91.7 Ann Arbor/Detroit 104.1 Grand Rapids 91.3 Port Huron 89.7 Lansing 91.1 Flint
Play Live Radio
Next Up:
0:00 0:00
Available On Air Stations

Midland getting more federal help to recover from last year's flood

steve carmody
Michigan Radio

The U.S. Department of Housing and Urban Development is giving the city of Midland $5.5 million to help it recover from last year’s devastating flood.

In May of 2020, twodamfailureshelped create a 500 year flood event that inundated parts of Gladwin and Midland counties. The swollen Tittabawassee River caused hundreds of millions of dollars in damage, and forced thousands to flee their homes.  Some have yet to return.

Deputy Secretary Adrianne Todman says the money is coming from The Department of Housing and Urban Development’s Community Development Block Grant Declared Disaster Recovery Fund.

She says Midland officials can use the money to facilitate natural infrastructure to reduce future flooding, reconstruct infrastructure with resilient and green features, and retrofit low- and moderate-income homes to repair damage while increasing energy efficiency and resilience.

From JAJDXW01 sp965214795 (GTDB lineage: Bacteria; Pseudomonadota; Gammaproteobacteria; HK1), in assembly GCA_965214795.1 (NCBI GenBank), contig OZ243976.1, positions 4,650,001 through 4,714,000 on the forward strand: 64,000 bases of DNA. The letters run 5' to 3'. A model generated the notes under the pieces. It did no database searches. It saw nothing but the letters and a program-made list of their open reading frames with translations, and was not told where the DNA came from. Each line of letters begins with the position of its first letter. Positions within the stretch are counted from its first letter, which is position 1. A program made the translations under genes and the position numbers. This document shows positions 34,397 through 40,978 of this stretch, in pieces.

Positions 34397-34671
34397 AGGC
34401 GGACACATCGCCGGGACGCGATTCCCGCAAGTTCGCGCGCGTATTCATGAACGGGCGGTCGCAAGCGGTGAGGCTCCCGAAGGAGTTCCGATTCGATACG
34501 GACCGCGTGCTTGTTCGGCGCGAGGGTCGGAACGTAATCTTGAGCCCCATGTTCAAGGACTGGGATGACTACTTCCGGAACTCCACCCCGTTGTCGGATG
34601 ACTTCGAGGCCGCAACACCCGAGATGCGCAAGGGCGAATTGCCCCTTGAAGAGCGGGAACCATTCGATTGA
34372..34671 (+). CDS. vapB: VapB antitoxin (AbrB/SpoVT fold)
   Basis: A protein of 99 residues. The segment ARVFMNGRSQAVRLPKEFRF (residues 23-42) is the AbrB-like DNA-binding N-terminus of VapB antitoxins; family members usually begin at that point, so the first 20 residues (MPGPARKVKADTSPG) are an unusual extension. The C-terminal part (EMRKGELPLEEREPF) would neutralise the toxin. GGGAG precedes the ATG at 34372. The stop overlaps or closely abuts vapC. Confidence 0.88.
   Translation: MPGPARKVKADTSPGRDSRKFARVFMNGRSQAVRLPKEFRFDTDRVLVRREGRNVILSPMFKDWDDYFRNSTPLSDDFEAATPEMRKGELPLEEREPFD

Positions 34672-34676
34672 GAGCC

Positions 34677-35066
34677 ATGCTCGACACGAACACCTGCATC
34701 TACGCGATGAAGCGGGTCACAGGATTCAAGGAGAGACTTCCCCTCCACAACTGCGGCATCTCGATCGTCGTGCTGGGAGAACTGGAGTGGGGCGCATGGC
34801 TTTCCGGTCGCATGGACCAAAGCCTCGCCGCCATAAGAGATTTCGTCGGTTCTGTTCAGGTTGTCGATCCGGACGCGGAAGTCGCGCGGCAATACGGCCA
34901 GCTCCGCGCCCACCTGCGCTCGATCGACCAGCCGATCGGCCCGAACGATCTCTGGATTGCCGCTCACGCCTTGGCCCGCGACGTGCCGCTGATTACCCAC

“With this funding, Midland will have the resources it needs to improve the community’s climate resilience and the lives of those most-impacted by the flooding, particularly low- and moderate-income families and individuals,” says Todman. 

Midland officials plan to use the HUD money to help pay for a property buy-back program and upgrade the city’s pumping stations. 

City Manager Brad Kaye says Midland is working on a new master plan in response to the flood.

“It will be our guiding light towards not only future development but the future activities in the city as well,” says Kaye. 

Despite the federal aid that has flowed into the region since the May 2020 flood, Midland Mayor Maureen Donker says there’s much more that needs to be done.

“It will be years for us to....get back to where we were,” says Donker. 

Steve Carmody has been a reporter for Michigan Public since 2005. Steve previously worked at public radio and television stations in Florida, Oklahoma and Kentucky, and also has extensive experience in commercial broadcasting.
Related Content